Moreover, like a politician, Znaimer announces with grandiloquence the long-awaited consolidation of the television revolution. Indeed, he suggests there will be a revolution within the revolution, and uses the multiplication of channels as an example of the new cultural rupture provoked by the media and as proof, predictably, of the ineffectiveness of critical debates orchestrated by intellectuals. The argument builds on the cliché that progress, especially technological progress, cannot be stopped. Znaimer presents the basis of his argument in the form of a simple syllogism. First, the secret, or the force, of television resides in its capacity to entertain: television is essentially entertainment. Second, this entertainment always takes the form of a story, ideally the best kind of story with which the spectator can identify (do we hope for the success or failure of the juggler in front of us?). Third, this entertaining story "takes us into ourselves" as the story tells "us": "the story is always us" (a phrase taken from Northrop Frye). Hitherto, the conclusion imposes itself as: "television is us!"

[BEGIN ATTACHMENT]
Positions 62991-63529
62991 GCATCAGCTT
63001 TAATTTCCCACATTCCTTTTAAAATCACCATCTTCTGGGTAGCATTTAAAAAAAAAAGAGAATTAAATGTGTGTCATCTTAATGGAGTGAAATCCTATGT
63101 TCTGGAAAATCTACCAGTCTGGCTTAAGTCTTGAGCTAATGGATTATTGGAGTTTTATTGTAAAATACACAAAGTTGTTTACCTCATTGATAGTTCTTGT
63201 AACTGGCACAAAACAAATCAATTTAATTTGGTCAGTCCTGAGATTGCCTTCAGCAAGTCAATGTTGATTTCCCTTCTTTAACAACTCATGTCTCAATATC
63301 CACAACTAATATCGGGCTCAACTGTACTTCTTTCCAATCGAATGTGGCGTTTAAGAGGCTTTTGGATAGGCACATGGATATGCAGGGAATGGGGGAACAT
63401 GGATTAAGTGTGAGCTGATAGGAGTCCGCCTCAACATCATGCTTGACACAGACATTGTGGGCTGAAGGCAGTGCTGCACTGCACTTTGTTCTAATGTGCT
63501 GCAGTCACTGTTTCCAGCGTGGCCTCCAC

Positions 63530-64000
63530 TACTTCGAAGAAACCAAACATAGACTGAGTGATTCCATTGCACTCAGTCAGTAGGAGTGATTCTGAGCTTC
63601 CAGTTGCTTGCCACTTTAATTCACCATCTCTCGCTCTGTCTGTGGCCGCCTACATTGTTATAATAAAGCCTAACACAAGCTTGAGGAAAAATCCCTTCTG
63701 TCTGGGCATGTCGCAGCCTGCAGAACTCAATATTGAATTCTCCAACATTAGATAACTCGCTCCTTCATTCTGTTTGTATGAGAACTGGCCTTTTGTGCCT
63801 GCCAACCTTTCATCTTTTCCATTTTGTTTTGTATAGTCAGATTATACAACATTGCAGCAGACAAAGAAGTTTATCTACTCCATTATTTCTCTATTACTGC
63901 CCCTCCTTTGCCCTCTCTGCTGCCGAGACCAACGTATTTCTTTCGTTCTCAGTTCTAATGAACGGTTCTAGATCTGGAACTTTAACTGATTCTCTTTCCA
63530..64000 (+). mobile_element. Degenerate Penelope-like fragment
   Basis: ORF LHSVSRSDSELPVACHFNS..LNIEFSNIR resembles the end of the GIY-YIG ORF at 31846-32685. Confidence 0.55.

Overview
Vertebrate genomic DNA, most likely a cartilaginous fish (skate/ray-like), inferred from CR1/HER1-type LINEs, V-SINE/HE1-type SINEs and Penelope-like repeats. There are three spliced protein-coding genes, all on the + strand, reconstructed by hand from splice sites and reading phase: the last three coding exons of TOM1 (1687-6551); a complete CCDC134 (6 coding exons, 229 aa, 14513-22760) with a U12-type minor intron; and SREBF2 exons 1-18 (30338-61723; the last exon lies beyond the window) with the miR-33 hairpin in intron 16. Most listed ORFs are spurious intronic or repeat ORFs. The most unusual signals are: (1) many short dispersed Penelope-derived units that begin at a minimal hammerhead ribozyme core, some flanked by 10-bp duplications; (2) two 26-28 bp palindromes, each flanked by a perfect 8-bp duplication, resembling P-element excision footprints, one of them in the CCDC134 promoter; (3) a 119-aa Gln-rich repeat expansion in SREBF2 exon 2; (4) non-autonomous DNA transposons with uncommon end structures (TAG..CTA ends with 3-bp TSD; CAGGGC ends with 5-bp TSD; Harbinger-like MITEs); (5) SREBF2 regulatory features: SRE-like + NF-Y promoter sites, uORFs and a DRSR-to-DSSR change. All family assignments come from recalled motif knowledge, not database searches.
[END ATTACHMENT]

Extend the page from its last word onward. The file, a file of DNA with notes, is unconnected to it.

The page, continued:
This definition of television is arguably even more encompassing than the one proposed by McLuhan in days gone by. Television is viewed not merely as the extension of human senses, but as the complete technological incarnation of human nature: its essence--the nature that 500 years of the written word has not succeeded in eliminating, but only in keeping at bay! Camille Paglia confirms the vision: television is a "sensual pagan torrent" which addresses itself directly to the body through images: a natural symbiosis which is no stranger to the pleasures offered by popular culture. Oliver Stone also intones biblically that "In the beginning was the image." This suggests that we are in the midst of a return to ancestral modes of communication, only from here on in a globally accessible way, because television now creates the possibility for emotions to be universally shared.
Does this mean a return to what McLuhan called the "tribal era?" This question is, at one and the same time, necessary and useless. Similarities with McLuhan's historical schema are present in Znaimer's work, but the typology of eras is not the same: the culture of the eye of McLuhan, according to Znaimer's theory, is that of the "written word" and of the oral. At the same time, oral culture as described by McLuhan becomes the culture of the eye in the host's narrative. In this sense, Znaimer eludes the similarities and differences which link his thesis to the work of McLuhan. Finally, if for McLuhan, the technological innovations of the electronic era provoked a rupture with the mechanical era, allowing us to recover the authenticity of oral culture, Znaimer attributes the merit of having completely reversed the modalities of modern rationality entirely to television alone! Not only is this a case of technological determinism, but of a complete intellectual reductionism leading to a form of technological animism.